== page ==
Exterior of affordable housing property with downtown Raleigh in the background

Raleigh Strives to Address Housing Needs

A Key Area of Equity and Inclusion

Affordable housing is a critical need for the people of Raleigh. In the past year, home prices have risen 22% and apartment rent has increased an average of 14%. Raleigh is working to address housing needs through many programs. The efforts include ways to help homeowners through grants, guidance on tenants’ rights, and affordable housing options.  

  • Raleigh Evaluates Property Tax Grants for Long-term Homeowners City Council directed staff to consult with Wake County on how to assist longtime homeowners that may have experienced an increase in their property taxes due to revitalization efforts. Program options have been reviewed, and a work session with Wake County Commissioners will be held on February 28 to determine next steps. 
  • Tenants’ Rights Handbook provides general information about a tenants’ rights and obligations when renting a home in Raleigh. 
  • Right to Counsel for Evictions Right to counsel gives tenants who are facing an eviction proceeding guaranteed legal representation. Due to state legislation, the City of Raleigh does not have the authority to require a tenant’s right to counsel in eviction proceedings. However, Legal Aid of North Carolina offers a variety of free legal services to low-income renters, including matters related to eviction.   
  • Help for People Impacted by COVID Legal Aid of North Carolina has partnered with the City and County in providing rent and utility assistance to those impacted by COVID. For households where financial assistance is not enough, Legal Aid provides direct legal assistance to renters with eviction proceedings at the Wake County Courthouse.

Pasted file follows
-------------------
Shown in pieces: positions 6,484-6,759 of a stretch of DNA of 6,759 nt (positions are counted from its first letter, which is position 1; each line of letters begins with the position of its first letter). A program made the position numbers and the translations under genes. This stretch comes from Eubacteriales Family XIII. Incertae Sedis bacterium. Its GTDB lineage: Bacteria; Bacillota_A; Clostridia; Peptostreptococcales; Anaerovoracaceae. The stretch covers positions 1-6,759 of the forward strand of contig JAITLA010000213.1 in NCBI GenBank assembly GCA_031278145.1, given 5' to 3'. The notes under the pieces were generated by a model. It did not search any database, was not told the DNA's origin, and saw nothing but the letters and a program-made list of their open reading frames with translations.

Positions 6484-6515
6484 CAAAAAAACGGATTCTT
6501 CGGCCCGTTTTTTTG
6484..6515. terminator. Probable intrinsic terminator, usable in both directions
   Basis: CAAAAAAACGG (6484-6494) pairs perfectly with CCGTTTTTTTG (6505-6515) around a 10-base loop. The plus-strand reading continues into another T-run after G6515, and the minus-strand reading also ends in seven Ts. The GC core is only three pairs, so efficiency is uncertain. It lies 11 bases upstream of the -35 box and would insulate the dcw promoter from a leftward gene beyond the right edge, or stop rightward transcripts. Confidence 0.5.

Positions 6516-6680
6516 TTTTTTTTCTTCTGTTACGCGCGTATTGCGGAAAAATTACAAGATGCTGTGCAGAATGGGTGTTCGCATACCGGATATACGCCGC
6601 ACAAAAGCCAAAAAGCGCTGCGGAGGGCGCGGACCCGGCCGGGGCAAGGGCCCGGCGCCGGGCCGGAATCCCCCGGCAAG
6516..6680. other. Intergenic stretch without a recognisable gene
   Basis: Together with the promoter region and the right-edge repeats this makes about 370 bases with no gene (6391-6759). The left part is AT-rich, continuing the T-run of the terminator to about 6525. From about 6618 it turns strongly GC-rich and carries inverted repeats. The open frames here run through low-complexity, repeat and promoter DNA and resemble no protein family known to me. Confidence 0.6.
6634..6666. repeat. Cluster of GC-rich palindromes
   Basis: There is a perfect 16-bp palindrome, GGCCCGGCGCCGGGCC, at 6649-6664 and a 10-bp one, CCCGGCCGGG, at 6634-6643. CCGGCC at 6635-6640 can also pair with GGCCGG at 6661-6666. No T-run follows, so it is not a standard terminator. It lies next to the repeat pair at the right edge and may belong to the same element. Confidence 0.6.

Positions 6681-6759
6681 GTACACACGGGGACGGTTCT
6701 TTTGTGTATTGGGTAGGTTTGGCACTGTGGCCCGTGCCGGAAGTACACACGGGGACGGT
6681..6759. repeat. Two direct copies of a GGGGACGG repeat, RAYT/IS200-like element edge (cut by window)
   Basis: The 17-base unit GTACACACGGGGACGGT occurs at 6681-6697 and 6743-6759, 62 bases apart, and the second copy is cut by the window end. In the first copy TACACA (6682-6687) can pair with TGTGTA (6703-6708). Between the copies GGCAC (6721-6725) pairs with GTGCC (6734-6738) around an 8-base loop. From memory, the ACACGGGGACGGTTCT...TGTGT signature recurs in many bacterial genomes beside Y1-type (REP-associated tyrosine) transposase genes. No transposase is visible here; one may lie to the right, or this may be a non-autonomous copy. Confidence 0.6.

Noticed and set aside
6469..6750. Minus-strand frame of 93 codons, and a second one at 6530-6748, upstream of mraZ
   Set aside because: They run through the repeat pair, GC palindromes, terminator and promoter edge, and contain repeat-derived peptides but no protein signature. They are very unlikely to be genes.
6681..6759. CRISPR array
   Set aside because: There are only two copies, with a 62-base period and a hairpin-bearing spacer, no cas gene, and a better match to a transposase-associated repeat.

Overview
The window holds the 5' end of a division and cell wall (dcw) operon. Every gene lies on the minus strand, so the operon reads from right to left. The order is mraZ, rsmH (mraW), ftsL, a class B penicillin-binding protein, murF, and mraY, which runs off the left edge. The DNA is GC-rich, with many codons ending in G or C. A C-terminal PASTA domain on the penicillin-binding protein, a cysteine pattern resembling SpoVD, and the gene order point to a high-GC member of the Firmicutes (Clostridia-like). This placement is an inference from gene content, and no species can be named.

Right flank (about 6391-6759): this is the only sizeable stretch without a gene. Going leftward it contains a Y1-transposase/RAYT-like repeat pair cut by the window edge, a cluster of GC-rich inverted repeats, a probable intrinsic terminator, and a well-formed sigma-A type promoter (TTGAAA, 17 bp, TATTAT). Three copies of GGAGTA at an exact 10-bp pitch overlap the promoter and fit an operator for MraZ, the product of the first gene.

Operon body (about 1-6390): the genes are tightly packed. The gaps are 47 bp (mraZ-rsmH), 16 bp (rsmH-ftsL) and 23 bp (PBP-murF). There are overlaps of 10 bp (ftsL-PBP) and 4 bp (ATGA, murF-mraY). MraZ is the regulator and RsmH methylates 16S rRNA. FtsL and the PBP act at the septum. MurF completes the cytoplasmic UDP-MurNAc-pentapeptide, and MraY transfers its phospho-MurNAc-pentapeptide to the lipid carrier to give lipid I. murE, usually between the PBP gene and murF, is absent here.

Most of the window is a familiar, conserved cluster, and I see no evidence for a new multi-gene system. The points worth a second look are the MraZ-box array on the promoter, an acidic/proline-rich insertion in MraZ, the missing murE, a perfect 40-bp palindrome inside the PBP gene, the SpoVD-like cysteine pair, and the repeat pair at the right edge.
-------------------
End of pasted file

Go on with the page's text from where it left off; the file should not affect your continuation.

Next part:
• City Purchases Hotel to Provide Permanent Supportive Housing The City purchased an extended-stay hotel with $8 million in funding from the American Rescue Plan Act. The vision for the property is mixed occupancy, combining the existing extended-stay model with permanent supportive housing and other affordable housing options.  
  • Right of First Refusal Due to state legislation, the City of Raleigh does not have authority to require a right of first refusal to mission-oriented buyers when existing affordable housing is being sold.  However, when the City is a lender for affordable rental housing development under the Low-Income Housing Tax Credit program, one of the loan terms gives the City the right of first refusal in the event that the borrower wishes to sell or otherwise transfer ownership of the property. The right of first refusal in this scenario protects permanent affordability by enabling nonprofits to buy the buildings for a minimal price at the end of the compliance period.   
  • Affordable Housing Bond Raleigh residents approved the Affordable Housing Bond with the highest approval in bond history, with 72 percent voting in favor of the bond. The bond will enrich the lives of residents with household incomes that are 30%, 50%, 60%, and 80% of the Area Median Income (AMI).  
  • Equitable Development Around Transit New Bern Avenue is one of four corridors in Raleigh where bus rapid transit (BRT) service will become a reality in the next few years. The City is preserving an affordable housing development on New Bern Avenue. Rental property Duplex Village is comprised of 66 units that were built in 1949. The eastern portion of the site, consisting of 24 units in total, has been purchased by the City for future affordable housing opportunities.  

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